Author: Dolly SunnyPublisher: Serials PublicationsYear: 2003Language: EnglishPages: 120ISBN/UPC (if available): 8186771212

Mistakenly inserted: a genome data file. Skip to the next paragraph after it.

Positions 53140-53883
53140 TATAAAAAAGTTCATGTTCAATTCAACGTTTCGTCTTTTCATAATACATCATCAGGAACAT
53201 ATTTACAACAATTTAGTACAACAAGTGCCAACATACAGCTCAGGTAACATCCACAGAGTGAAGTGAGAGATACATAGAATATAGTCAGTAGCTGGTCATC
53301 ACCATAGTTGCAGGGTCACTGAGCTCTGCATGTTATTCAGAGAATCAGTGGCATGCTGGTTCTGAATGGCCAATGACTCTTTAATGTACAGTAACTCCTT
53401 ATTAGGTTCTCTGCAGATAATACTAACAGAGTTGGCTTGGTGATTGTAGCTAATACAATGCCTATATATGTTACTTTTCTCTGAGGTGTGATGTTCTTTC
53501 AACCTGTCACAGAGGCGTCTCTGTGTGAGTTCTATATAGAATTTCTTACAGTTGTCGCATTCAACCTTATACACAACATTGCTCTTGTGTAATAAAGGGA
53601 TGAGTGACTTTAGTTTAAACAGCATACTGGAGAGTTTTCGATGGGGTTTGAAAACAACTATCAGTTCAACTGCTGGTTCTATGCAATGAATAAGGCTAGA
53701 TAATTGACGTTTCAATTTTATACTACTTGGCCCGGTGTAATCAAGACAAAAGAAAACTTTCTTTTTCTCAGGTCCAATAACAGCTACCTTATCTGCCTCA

It is a sad truth of Indian polity and society that even 50 years after the attainment of independence from a foreign yoke, the Indian nation has not been able to secure for its women citizen a legitimate place of equality in society. Indian women still face a formidable amount of discrimination in public and private life. Gender justice has remained virtually an empty slogan in the statute books and in the activist discourses, both. While women universally suffer various forms of discrimination, in a poor and unequal society like India women are doubly disadvantaged: rate of literacy is very low and economic independence almost non-existent. Women's access to the avenues of paid employment is extremely limited even where they have managed to secure educational and professional scales and worse still, employed have no control over the income earned due to the patriarchal mindset and the stigma attached to single woman and divorcees. The scenario is truly dismal and distressing to any objective observer and the plight of the women struggling against heavy odds is a tragic picture of heroism and unrelieved sufferings in many cases.